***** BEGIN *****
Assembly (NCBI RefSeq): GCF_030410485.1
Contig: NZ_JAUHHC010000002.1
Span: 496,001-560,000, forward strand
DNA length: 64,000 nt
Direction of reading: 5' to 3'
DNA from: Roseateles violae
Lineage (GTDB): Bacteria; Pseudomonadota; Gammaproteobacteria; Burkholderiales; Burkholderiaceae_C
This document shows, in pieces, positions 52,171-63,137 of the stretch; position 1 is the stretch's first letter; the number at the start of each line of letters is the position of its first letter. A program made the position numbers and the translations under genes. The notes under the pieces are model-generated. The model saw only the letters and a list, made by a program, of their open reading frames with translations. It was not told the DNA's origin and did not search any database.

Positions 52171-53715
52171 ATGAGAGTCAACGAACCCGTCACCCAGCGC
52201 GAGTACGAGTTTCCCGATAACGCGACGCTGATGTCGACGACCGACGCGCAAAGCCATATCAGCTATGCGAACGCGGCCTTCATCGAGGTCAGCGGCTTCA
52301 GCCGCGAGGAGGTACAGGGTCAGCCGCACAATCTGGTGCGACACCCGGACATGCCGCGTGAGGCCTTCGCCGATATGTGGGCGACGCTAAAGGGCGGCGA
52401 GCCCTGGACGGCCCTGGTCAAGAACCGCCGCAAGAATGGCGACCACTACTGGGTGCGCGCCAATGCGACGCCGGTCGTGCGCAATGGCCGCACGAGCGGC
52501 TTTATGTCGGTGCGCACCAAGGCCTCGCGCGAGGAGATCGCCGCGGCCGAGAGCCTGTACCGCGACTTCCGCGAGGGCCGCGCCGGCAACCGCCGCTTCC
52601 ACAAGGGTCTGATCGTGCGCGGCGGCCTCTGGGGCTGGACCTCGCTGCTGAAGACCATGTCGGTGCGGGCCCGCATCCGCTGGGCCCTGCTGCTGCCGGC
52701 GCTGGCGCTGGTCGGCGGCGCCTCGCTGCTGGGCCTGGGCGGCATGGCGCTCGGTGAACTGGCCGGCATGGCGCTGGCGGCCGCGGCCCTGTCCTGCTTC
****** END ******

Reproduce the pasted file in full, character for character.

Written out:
Assembly (NCBI RefSeq): GCF_030410485.1
Contig: NZ_JAUHHC010000002.1
Span: 496,001-560,000, forward strand
DNA length: 64,000 nt
Direction of reading: 5' to 3'
DNA from: Roseateles violae
Lineage (GTDB): Bacteria; Pseudomonadota; Gammaproteobacteria; Burkholderiales; Burkholderiaceae_C
This document shows, in pieces, positions 52,171-63,137 of the stretch; position 1 is the stretch's first letter; the number at the start of each line of letters is the position of its first letter. A program made the position numbers and the translations under genes. The notes under the pieces are model-generated. The model saw only the letters and a list, made by a program, of their open reading frames with translations. It was not told the DNA's origin and did not search any database.

Positions 52171-53715
52171 ATGAGAGTCAACGAACCCGTCACCCAGCGC
52201 GAGTACGAGTTTCCCGATAACGCGACGCTGATGTCGACGACCGACGCGCAAAGCCATATCAGCTATGCGAACGCGGCCTTCATCGAGGTCAGCGGCTTCA
52301 GCCGCGAGGAGGTACAGGGTCAGCCGCACAATCTGGTGCGACACCCGGACATGCCGCGTGAGGCCTTCGCCGATATGTGGGCGACGCTAAAGGGCGGCGA
52401 GCCCTGGACGGCCCTGGTCAAGAACCGCCGCAAGAATGGCGACCACTACTGGGTGCGCGCCAATGCGACGCCGGTCGTGCGCAATGGCCGCACGAGCGGC
52501 TTTATGTCGGTGCGCACCAAGGCCTCGCGCGAGGAGATCGCCGCGGCCGAGAGCCTGTACCGCGACTTCCGCGAGGGCCGCGCCGGCAACCGCCGCTTCC
52601 ACAAGGGTCTGATCGTGCGCGGCGGCCTCTGGGGCTGGACCTCGCTGCTGAAGACCATGTCGGTGCGGGCCCGCATCCGCTGGGCCCTGCTGCTGCCGGC
52701 GCTGGCGCTGGTCGGCGGCGCCTCGCTGCTGGGCCTGGGCGGCATGGCGCTCGGTGAACTGGCCGGCATGGCGCTGGCGGCCGCGGCCCTGTCCTGCTTC